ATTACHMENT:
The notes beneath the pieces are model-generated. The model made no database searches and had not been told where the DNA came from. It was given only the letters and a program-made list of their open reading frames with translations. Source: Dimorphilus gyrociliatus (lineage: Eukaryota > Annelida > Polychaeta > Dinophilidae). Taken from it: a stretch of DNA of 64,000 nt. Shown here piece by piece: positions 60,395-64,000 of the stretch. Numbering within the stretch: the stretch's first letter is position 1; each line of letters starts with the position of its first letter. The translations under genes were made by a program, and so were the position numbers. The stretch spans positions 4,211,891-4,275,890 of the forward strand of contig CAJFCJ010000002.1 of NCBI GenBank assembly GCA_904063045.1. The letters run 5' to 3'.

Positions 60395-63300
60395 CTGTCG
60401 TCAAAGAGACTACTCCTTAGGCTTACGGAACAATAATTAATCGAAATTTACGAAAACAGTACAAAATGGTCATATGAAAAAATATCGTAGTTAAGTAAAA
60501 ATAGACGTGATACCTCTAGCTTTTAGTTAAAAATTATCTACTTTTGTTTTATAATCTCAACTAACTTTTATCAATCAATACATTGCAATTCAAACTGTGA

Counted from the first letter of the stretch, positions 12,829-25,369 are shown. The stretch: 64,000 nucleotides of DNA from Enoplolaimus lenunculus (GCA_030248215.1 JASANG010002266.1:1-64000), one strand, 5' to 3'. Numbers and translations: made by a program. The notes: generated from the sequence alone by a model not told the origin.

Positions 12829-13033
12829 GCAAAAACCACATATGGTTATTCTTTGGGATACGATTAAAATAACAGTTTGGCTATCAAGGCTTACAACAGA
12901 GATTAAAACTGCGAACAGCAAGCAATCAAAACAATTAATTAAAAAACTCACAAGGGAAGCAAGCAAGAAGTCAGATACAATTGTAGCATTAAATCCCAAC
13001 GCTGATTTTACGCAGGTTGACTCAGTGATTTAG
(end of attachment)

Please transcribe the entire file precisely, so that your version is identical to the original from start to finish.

The notes beneath the pieces are model-generated. The model made no database searches and had not been told where the DNA came from. It was given only the letters and a program-made list of their open reading frames with translations. Source: Dimorphilus gyrociliatus (lineage: Eukaryota > Annelida > Polychaeta > Dinophilidae). Taken from it: a stretch of DNA of 64,000 nt. Shown here piece by piece: positions 60,395-64,000 of the stretch. Numbering within the stretch: the stretch's first letter is position 1; each line of letters starts with the position of its first letter. The translations under genes were made by a program, and so were the position numbers. The stretch spans positions 4,211,891-4,275,890 of the forward strand of contig CAJFCJ010000002.1 of NCBI GenBank assembly GCA_904063045.1. The letters run 5' to 3'.

Positions 60395-63300
60395 CTGTCG
60401 TCAAAGAGACTACTCCTTAGGCTTACGGAACAATAATTAATCGAAATTTACGAAAACAGTACAAAATGGTCATATGAAAAAATATCGTAGTTAAGTAAAA
60501 ATAGACGTGATACCTCTAGCTTTTAGTTAAAAATTATCTACTTTTGTTTTATAATCTCAACTAACTTTTATCAATCAATACATTGCAATTCAAACTGTGA

Counted from the first letter of the stretch, positions 12,829-25,369 are shown. The stretch: 64,000 nucleotides of DNA from Enoplolaimus lenunculus (GCA_030248215.1 JASANG010002266.1:1-64000), one strand, 5' to 3'. Numbers and translations: made by a program. The notes: generated from the sequence alone by a model not told the origin.

Positions 12829-13033
12829 GCAAAAACCACATATGGTTATTCTTTGGGATACGATTAAAATAACAGTTTGGCTATCAAGGCTTACAACAGA
12901 GATTAAAACTGCGAACAGCAAGCAATCAAAACAATTAATTAAAAAACTCACAAGGGAAGCAAGCAAGAAGTCAGATACAATTGTAGCATTAAATCCCAAC
13001 GCTGATTTTACGCAGGTTGACTCAGTGATTTAG